Short-sellers, investors who profit by betting that a stock will fall, have been blamed by some for causing the stock-market meltdown. They say they aren't doing anything wrong, they're just bearish about stocks and investing wisely.

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An upright stuffed grizzly bear guards the entrance to the office of Fleckenstein Capital on a quiet, leafy street on Capitol Hill in Seattle.

The bear sends a clear message: The man inside, Bill Fleckenstein, founder and president of the firm, is a short seller and proud of it.

Fleckenstein, 55, has emerged as one of the most outspoken defenders of what has been depicted by everyone from the chief executive of Morgan Stanley to the Archbishop of Canterbury as a renegade class of investors.

Since world markets began plunging in July, 17 countries have banned or restricted short selling, including the U.S., Canada, the U.K., Germany, France, Switzerland, Australia, Japan and Taiwan. Commentators around the world have labeled short sellers as hyenas, jackals, vermin and vultures.

Fleckenstein says that investors who bet that stocks will decline, as short sellers do, are simply bears. And he says they are not to blame for the market meltdown.

“Short sellers didn’t lower the fed funds rate or tell people to take out mortgages when they shouldn’t have,” he says. “Now we are the bad guys, the ones wearing black hats.”

Fleckenstein’s offices are a monument to his trading strategy, in which investors borrow stock from institutional investors and then sell it in hope of buying the shares back at a lower price before returning them to the lender and pocketing the difference.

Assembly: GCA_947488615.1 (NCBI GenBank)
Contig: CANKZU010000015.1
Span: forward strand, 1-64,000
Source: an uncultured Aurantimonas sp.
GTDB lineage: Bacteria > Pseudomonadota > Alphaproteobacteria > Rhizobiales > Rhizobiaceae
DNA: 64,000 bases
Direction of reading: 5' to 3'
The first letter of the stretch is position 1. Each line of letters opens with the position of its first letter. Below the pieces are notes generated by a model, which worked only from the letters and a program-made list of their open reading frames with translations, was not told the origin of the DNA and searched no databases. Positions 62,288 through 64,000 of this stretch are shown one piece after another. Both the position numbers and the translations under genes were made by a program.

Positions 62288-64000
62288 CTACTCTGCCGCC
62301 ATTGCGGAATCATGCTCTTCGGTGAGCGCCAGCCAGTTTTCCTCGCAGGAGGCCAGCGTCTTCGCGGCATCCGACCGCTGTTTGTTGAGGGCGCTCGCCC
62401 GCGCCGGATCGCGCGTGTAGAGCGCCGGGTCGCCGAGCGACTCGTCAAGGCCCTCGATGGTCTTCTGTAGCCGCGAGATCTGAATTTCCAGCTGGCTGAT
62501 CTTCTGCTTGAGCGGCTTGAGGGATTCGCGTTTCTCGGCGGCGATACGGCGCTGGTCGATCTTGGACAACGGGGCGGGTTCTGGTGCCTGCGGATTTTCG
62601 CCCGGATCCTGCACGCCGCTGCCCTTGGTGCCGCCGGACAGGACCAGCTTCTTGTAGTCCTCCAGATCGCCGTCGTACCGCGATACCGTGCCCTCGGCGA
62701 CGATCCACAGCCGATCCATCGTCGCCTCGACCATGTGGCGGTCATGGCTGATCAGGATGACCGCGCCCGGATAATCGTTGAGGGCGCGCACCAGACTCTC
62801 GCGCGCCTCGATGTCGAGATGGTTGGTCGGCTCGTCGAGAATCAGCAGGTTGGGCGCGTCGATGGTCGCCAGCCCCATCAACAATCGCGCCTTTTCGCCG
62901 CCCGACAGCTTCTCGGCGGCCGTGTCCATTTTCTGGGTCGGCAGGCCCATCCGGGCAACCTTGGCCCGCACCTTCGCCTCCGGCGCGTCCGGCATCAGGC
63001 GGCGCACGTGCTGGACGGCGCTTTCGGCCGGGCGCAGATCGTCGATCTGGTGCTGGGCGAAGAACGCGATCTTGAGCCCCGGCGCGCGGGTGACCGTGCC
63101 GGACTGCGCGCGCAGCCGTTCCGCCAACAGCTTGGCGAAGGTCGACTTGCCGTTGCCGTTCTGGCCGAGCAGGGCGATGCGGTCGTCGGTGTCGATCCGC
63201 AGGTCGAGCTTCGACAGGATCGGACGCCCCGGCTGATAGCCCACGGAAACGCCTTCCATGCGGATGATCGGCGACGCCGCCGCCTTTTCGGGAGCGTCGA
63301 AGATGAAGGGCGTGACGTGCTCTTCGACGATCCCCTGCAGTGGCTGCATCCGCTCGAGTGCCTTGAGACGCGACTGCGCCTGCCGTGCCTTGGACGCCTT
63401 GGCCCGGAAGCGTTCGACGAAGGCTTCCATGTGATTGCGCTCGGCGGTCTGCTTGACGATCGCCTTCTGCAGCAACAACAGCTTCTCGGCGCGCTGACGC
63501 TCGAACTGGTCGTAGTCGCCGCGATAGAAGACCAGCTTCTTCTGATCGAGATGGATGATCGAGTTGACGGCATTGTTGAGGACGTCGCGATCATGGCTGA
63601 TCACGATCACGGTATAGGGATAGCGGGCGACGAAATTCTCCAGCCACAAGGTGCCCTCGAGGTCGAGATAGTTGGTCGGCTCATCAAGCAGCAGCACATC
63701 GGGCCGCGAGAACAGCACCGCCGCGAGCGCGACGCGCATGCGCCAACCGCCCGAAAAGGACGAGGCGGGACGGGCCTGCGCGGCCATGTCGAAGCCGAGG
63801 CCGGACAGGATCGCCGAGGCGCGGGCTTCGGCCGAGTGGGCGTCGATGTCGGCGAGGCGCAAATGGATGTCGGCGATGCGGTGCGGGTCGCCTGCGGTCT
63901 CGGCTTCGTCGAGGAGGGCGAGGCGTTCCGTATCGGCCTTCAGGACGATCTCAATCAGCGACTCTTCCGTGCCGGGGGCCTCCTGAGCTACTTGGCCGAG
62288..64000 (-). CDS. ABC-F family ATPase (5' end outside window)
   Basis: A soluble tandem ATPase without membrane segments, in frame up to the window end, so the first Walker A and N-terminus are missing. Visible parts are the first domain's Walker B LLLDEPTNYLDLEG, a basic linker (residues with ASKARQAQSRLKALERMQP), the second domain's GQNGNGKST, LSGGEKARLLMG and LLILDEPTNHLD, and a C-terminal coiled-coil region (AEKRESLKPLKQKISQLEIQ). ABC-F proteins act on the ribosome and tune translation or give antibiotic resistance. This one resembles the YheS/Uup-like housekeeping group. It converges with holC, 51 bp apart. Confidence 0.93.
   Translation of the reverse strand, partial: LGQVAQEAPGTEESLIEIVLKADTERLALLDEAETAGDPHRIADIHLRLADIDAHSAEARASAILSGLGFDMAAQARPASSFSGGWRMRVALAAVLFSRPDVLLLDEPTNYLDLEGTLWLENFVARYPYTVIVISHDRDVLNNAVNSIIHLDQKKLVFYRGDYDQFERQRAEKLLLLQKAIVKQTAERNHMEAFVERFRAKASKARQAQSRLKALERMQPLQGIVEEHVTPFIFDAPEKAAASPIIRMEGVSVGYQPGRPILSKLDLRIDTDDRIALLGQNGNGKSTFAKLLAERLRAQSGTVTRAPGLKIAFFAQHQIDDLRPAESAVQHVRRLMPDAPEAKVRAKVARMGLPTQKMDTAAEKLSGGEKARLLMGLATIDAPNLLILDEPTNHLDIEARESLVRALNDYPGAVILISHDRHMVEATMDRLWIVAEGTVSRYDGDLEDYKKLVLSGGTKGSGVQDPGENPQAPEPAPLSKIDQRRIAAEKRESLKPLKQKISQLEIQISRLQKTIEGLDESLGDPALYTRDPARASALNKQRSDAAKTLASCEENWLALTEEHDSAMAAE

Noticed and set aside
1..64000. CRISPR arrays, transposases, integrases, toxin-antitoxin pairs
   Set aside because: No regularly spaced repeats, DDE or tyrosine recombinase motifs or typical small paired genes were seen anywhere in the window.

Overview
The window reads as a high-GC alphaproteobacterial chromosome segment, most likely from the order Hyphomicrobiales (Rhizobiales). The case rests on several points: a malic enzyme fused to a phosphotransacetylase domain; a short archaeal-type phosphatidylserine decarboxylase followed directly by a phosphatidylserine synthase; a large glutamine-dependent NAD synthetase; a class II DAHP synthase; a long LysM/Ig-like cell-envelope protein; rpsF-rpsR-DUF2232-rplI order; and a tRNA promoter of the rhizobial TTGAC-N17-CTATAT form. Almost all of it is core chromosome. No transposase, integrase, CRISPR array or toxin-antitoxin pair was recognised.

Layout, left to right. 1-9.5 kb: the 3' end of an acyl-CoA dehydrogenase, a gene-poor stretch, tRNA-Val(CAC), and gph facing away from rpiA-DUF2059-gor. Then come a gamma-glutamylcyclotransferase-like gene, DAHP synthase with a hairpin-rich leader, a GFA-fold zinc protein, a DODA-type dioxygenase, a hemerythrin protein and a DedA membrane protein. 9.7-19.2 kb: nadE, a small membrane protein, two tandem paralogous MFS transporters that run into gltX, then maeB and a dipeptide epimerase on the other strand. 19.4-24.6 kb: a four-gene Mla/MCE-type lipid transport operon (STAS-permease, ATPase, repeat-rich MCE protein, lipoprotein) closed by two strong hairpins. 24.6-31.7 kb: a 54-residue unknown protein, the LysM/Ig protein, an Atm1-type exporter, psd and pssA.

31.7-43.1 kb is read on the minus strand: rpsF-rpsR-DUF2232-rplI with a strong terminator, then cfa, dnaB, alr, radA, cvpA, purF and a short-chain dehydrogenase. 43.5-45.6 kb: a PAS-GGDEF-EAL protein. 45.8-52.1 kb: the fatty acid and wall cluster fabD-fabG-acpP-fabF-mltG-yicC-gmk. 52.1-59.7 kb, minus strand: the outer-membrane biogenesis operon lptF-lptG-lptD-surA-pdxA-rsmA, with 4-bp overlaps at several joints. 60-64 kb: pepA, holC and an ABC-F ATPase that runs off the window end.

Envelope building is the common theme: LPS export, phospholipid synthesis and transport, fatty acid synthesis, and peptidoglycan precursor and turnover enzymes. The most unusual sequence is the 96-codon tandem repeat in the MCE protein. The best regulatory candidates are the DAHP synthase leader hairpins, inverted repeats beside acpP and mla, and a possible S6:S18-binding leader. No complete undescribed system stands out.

The grizzly bear was wearing a “Dow 10,000” baseball cap when the index was still at 11,000. A large sign on the wall of Fleckenstein’s three-room office suite advises, “Protect Your Right to Arm Bears.”

The Seattle native is one of a corps of investors who have been blamed for market manipulation going back to the 17th century.

The recent attacks began after a deterioration in the share price of Bear Stearns in March.

When Bear Stearns’ stock fell 47 percent on Friday, March 14, the Federal Reserve stepped in and that weekend brokered the sale of the investment bank to JPMorgan Chase.

Later, Bear Stearns Chief Executive Alan Schwartz told Congress that the firm was toppled by rumormongering and abusive trading — often euphemisms for short selling. The Securities and Exchange Commission launched an investigation that is still in progress.

After Bear Stearns’ demise, each new crisis in the banking sector raised alarms about short selling. When the share prices of Goldman Sachs Group and Morgan Stanley dropped sharply Sept. 17, Morgan Stanley CEO John Mack declared in a memo to his staff, “Short sellers are driving our stock down.”